It’s been in the news in recent months that Kim Jong-un, the leader of North Korea, appears to have lost a great deal of weight. It’s not clear exactly what Kim did to lose the weight, although those who watch North Korea have been following the situation for clues as to what it means for Kim’s position.
Observers believe that if Kim has lost weight due to living a healthier lifestyle, then that’s considered a good thing for his strength, but if he’s battling some sort of illness that has caused the weight loss, then the opposite is true.
Now, there’s something else in the North Korea media talking about weight issues, although nothing having to do with Kim Jong-un.
NK News reported this week that North Korean state media recently broadcast a cartoon “criticizing friend for being overweight.” The cartoon shows the girl in “an apparent food coma” as a result of apparent overeating.
The story added that while many people in North Korea are currently suffering from hunger, as a result of coronavirus-related shortages, obesity is a problem that is growing among North Korea’s elite class.
While the North Korean regime usually puts a positive spin on ongoings in that country, they have been very open about recnt starvation. Comparisons have been made to both North Korea’s 1994 famine, and to the earlier “Arduous March.” However, the nation has mostly rejected the help of international agencies, including when it comes to vaccines.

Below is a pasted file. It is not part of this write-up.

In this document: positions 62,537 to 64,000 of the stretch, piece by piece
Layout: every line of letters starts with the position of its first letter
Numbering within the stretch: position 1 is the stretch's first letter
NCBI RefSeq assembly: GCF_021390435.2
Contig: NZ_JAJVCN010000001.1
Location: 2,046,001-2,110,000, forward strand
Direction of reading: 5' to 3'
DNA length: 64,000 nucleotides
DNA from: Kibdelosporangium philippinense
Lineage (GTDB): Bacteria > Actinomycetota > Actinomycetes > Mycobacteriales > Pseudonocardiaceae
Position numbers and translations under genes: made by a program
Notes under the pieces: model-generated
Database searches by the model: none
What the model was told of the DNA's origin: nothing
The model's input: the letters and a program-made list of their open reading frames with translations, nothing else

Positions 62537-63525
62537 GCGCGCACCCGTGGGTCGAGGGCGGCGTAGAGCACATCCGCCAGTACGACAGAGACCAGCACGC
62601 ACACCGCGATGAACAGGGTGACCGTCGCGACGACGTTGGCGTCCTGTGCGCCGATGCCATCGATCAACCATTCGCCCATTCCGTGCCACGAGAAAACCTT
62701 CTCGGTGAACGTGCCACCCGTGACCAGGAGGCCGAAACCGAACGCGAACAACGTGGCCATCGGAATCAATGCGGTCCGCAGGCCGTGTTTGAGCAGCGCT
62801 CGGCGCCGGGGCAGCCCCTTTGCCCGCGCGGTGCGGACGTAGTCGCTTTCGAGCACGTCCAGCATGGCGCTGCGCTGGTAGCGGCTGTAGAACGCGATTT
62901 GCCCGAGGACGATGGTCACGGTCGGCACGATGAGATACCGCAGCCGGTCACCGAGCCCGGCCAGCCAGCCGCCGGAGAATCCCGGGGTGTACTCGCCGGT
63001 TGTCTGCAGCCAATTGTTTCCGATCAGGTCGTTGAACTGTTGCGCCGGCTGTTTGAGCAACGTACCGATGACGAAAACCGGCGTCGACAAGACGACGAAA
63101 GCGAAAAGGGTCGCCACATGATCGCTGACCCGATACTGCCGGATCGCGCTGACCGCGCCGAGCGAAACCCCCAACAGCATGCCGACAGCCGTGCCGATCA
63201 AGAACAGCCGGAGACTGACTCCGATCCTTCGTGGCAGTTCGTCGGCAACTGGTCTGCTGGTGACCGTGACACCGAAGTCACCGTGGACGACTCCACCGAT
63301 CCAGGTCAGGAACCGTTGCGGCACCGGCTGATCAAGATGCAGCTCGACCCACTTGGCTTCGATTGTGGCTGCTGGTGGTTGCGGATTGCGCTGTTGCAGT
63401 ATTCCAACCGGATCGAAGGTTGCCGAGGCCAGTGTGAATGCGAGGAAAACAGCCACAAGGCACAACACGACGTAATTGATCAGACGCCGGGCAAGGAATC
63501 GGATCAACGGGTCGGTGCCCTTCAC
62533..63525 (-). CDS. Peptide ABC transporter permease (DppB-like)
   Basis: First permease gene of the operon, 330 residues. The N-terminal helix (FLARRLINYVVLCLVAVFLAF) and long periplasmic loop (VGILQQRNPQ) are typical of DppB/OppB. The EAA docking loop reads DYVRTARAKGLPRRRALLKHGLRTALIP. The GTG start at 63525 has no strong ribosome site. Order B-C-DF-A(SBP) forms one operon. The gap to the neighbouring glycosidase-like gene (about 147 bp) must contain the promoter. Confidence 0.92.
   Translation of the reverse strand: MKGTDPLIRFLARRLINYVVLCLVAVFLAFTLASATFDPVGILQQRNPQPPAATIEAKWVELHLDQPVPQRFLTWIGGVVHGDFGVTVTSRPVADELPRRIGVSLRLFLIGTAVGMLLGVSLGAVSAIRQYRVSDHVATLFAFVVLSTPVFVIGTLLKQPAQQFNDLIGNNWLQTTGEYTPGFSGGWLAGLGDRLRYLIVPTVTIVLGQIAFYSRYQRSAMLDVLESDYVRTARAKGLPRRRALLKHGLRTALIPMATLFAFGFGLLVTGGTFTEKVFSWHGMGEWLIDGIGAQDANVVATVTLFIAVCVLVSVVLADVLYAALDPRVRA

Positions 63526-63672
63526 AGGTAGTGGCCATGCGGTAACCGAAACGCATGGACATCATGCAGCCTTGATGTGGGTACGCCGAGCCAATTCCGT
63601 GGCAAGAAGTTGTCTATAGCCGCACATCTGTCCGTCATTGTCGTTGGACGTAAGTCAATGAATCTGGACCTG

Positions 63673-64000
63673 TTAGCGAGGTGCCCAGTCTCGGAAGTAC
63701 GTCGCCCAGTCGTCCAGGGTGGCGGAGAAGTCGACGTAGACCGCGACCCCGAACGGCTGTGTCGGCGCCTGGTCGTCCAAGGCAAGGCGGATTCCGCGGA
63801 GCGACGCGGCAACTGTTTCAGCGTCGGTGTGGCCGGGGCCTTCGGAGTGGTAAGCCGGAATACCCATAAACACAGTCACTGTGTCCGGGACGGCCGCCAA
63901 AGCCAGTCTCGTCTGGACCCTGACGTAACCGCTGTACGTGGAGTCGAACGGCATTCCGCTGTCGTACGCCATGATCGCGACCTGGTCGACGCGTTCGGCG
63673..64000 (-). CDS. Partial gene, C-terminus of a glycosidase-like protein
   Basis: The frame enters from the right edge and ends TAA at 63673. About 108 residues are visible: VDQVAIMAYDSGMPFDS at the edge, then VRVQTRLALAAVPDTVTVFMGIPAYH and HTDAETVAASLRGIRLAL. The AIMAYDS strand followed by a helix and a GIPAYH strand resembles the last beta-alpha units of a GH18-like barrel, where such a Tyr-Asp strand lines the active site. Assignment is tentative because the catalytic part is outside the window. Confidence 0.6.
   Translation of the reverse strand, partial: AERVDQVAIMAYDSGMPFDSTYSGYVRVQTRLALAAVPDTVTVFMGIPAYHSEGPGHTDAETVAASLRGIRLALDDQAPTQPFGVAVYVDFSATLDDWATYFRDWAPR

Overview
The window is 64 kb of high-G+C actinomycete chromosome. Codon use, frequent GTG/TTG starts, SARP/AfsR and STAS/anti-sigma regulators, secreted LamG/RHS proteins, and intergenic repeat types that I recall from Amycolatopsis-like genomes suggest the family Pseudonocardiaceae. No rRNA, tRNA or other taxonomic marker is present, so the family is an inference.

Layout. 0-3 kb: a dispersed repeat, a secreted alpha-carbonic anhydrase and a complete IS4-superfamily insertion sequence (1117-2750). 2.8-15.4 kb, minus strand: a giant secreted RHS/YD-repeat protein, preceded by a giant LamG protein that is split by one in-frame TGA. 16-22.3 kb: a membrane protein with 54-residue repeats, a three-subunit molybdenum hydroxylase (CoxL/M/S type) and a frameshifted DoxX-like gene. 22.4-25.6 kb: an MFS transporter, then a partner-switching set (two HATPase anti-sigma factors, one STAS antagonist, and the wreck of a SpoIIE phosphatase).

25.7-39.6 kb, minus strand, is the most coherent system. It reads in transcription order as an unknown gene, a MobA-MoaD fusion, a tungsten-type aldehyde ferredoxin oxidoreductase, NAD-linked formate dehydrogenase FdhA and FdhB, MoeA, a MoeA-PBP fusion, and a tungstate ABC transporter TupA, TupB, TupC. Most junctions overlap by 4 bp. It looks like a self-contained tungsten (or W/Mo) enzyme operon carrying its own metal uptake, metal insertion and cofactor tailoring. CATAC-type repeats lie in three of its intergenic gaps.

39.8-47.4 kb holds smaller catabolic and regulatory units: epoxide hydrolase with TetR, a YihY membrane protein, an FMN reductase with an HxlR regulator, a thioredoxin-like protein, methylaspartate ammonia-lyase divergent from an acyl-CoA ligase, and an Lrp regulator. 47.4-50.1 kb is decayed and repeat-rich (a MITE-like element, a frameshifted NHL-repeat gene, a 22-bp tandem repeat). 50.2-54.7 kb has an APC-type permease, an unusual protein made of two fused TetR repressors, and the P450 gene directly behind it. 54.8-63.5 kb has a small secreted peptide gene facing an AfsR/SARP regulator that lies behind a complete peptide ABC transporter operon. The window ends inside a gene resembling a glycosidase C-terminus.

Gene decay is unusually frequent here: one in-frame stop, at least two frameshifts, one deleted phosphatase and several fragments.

Human Rights Watch Researcher Lina Yoon has declared that North Korea is “in crisis.”
“There is barely any food going into the country from China for almost two months now,” a missionary told Yoon. “There are so many more beggars, some people died from hunger in the border area and there’s no soap, toothpaste, or batteries.”
“It has become increasingly difficult to learn the truth about what is happening to ordinary people, but there is little doubt that the situation is dire,” Yoon said.
“Official trade data provides a glimpse of the grim economic plight of the North Korean people,” according to Yoon. “Trade with China in 2020 decreased by almost 81 percent, which came after already enormous drops in 2018, after the United Nations anti-weapons proliferation sanctions were expanded. The government dramatically reduced imports of staple foods and other necessities from China in August and stopped almost all imports, including all food and medicine, in October, claiming that COVID-19 can spread through migratory birds and animals, snow, and ‘yellow dust’ blowing into the country from China. These shocks came alongside severe floods that hit the country between June and September, destroying crops, roads, and bridges—further undermining agricultural production.”
Stephen Silver, a technology writer for the National Interest, is a journalist, essayist and film critic, who is also a contributor to The Philadelphia Inquirer, Philly Voice, Philadelphia Weekly, the Jewish Telegraphic Agency, Living Life Fearless, Backstage magazine, Broad Street Review and Splice Today. The co-founder of the Philadelphia Film Critics Circle, Stephen lives in suburban Philadelphia with his wife and two sons. Follow him on Twitter at @StephenSilver.